Re: Unicode abuse

From: Erik van der Poel (
Date: Sun Mar 06 2005 - 18:32:40 CST

  • Next message: Erik van der Poel: "Re: Unicode abuse"

    Doug Ewell wrote:
    > Erik van der Poel <erik at vanderpoel dot org> wrote:
    >>I would have to agree that this is not a huge problem, but it is a
    >>pity that the current version of Nameprep allows domain names to be
    >>stored in other formats (e.g. HTML) with various unnecessary
    >>characters coming from hither and yon in this vast Unicode space.
    > Nameprep is a process by which characters are normalized, case-folded,
    > thrown away, and so forth. What control would it have over whether
    > domain names are stored in HTML or any other format?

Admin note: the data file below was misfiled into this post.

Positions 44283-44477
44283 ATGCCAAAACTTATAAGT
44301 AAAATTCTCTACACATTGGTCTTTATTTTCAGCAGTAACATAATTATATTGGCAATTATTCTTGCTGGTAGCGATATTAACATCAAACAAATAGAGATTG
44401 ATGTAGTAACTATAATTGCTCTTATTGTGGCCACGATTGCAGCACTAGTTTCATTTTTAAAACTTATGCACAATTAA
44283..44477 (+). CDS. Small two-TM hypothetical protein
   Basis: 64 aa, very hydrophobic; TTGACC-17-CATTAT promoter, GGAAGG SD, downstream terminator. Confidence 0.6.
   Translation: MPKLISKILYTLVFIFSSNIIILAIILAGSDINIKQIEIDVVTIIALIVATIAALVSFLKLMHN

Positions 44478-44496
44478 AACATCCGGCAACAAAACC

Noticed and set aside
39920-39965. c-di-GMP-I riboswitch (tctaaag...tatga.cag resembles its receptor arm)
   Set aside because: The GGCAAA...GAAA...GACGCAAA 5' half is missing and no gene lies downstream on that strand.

Hi Doug,

    Maybe I should show a piece of HTML with an IDN (Internationalized
    Domain Name):

    <a href="http://www.payp&#1072;

    This snippet of HTML is from:

    As you can see, it is possible to use HTML's numeric character
    references inside domain names, and they work. Likewise, it would be
    *possible* to use &#x2102; (double-struck C) even though that just maps
    to regular small 'c' in Nameprep.

    Nameprep itself does not control whether domain names are stored in
    HTML. But the fact is that domain names *do* appear in HTML, and it is
    *possible* to have unnecessary characters like double-struck C in domain
    names in HTML. It may not be likely, but that's not my point. My point
    is that it shouldn't even be possible. Why do we even want to allow such
    garbage in HTML? And it's not HTML's fault, it's Nameprep's. If Nameprep
    had chosen to filter double-struck C out *before* performing Unicode's
    Normalization Form KC, we wouldn't have this "problem" (which, again, is
    not a huge problem). Just kinda yucky. Highly subjective.


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